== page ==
Six-time champion Roger Federer saw his defence of the Wimbledon title come to a shock end as he was stunned in four sets by Czech 12th seed Tomas Berdych.
The Swiss top seed was beaten 6-4 3-6 6-1 6-4 to give 24-year-old Berdych the biggest victory of his career.
Federer had not lost before the final at SW19 since 2002 and was bidding to win a record-equalling seventh title.
But Berdych gave a performance of the very highest order to set up a semi-final meeting with Novak Djokovic.
“It’s really tough to explain how I’m feeling, it’s unbelievable,” Berdych told BBC Sport after leaving Centre Court to a standing ovation.
Berdych amazed after ‘toughest’ win of career
“To play on this stadium against a player as great as Roger and to be standing here as the winner is amazing. This was the toughest match of my career to close out, it’s a big step forward and I’m so happy.
“Right now it’s really tough to think about my next match – I just want a few minutes and hours to enjoy this. Then I have to get ready and prepare for my next opponent.”
Berdych becomes the first Czech man to reach the last four of Wimbledon since Ivan Lendl in 1990 and he fully deserves to be there following this historic triumph.
Having beaten Andy Murray en route to his first Grand Slam semi-final at this year’s French Open and now overcome arguably the greatest tennis player of all time, the 6ft 5ins right-hander is building quite some reputation.
The result will see Federer drop to number three in the world rankings for the first time since November 2003 and he must now regroup ahead of the US Open.
“I’m definitely struggling at the moment,” said the 29-year-old current world number two, who also fell in the quarter-finals at the French Open. “I’m looking forward to a rest and then I’ll attack again in North America.
“Reaching the quarter-finals is a decent result. Obviously some people think it’s shocking, but many players would die to play a Grand Slam quarter-final.
“I don’t think I played poorly but he went after it. I was not able to defend well enough and he played well when he had to – it was brutal for me. Every time he had a chance, he took it.”
Federer went on to reveal that he was suffering from back and thigh problems picked up while contesting the pre-Wimbledon grass-court event in Halle, Germany.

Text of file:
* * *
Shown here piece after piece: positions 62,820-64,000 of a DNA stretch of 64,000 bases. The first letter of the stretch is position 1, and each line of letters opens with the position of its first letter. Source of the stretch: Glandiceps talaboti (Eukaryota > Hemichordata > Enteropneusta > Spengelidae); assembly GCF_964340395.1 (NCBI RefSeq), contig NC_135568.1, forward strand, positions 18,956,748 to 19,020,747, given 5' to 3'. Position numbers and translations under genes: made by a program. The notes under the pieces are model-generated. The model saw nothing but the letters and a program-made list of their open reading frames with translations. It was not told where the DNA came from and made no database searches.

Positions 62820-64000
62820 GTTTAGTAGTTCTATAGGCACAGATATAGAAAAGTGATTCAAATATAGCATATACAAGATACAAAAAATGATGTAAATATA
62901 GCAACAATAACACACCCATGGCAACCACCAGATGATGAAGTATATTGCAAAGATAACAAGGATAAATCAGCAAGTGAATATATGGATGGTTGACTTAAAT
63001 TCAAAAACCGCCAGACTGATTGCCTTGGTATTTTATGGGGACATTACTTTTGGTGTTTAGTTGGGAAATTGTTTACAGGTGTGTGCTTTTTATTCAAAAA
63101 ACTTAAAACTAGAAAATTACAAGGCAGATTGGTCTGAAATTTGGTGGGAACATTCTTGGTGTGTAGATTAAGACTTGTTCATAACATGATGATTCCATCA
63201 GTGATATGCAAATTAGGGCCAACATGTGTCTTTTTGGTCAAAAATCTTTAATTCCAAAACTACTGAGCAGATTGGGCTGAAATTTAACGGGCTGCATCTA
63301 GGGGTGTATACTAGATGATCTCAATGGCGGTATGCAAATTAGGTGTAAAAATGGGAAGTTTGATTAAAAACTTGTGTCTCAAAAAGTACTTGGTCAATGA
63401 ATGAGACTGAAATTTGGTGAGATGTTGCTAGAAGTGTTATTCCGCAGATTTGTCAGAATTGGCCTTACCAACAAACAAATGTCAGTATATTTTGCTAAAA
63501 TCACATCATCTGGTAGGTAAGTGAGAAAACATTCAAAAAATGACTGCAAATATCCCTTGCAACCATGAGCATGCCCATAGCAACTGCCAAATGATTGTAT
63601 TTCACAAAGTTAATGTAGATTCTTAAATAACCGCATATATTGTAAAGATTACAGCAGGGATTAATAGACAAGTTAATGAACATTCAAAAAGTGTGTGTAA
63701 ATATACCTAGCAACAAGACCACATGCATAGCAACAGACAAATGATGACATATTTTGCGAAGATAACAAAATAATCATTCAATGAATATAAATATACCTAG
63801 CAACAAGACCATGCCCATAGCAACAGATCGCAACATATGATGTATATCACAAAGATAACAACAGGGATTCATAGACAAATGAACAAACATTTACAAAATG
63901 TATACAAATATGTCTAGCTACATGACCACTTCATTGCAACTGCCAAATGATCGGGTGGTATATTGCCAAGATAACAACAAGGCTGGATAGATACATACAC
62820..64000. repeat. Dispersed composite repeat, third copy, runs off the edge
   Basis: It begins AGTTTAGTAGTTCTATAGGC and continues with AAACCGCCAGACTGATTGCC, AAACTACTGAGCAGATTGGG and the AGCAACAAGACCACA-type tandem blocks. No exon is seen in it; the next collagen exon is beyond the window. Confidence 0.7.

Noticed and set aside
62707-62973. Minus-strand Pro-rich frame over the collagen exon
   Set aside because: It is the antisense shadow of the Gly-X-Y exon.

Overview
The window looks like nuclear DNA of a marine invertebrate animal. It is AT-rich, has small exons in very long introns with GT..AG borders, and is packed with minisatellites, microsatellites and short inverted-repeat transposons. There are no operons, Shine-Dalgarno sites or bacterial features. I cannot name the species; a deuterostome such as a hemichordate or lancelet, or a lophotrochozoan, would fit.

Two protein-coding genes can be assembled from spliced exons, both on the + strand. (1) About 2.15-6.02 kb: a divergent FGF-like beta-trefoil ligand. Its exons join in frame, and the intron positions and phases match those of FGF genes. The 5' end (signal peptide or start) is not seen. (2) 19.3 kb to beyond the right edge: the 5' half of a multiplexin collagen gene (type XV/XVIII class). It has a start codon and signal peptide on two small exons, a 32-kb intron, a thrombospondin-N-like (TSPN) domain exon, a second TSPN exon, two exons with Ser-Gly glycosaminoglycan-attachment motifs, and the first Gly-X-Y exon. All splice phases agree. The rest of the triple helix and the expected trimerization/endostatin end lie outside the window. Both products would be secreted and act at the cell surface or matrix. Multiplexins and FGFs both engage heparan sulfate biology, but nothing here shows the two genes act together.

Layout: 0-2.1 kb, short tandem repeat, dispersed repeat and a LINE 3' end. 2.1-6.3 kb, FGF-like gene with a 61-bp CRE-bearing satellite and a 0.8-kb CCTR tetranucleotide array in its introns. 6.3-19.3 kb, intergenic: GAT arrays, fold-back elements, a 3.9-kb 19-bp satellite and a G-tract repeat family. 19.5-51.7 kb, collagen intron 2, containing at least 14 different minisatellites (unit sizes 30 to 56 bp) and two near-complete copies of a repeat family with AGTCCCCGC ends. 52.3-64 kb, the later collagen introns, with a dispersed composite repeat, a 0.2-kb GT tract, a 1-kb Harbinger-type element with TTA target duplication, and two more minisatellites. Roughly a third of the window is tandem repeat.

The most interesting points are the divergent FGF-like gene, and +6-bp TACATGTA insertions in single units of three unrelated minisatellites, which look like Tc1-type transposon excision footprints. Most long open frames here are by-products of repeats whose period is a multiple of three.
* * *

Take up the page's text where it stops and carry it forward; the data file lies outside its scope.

Federer blames back trouble for defeat
“I’m unhappy with the way I’m playing, I couldn’t play the way I wanted to,” added the Swiss, who needed five sets to overcome Alejandro Fall in the first round and four to oust Ilija Bozoljac in the second. “I’m struggling with a little bit of a back and a leg issue. They don’t allow me to play the way I would like to.
“The leg issue came in the final of Halle and returned a little bit after my first-round match here. It went away again but just kept creeping back during the matches.
“For the last five or six days the back has been really bad. It’s normal that the back tends to get stiff in the grass-court season but it’s just not nice when it doesn’t go away and you can’t play freely. That’s what I was missing today.”
Federer came into the match as the firm favourite but, from the moment he was taken to deuce in game one, it was clear the 16-time Grand Slam champion was not going to have everything his own way.
Berdych combined much-improved movement with jaw-dropping forehands and lightning-quick deliveries to wow the Centre Court, and broke in game seven before serving out the opening set.
There would, however, be an immediate shift in momentum as Berdych tensed up in game two of the second set and allowed Federer to break to 15 with a fine crosscourt forehand pass.
Despite squandering two more break points in games six and eight, the Basel-born right-hander levelled the match and at that point Federer would have been expected by many to run away with it.
Although Federer had won eight of his previous 10 meetings with Berdych, the Swiss was reduced to tears after losing their first encounter at the Athens Olympics and also succumbed in their most recent duel at April’s Miami Masters.
So he knew all about the world number 13′s threat, yet seemed powerless to contain it.
Federer looked set to make the first move in a pulsating fourth set but Berdych dug deep to escape from 0-40 in game six and then forced the decisive break when Federer volleyed wide in game seven.
Berdych was soon serving for the match and the pressure appeared to have got the better of him as Federer saved a match point and brought up a break-back point.
But the Czech held his nerve to unleash his 51st and final winner and confirm the biggest upset of the 2010 Championships.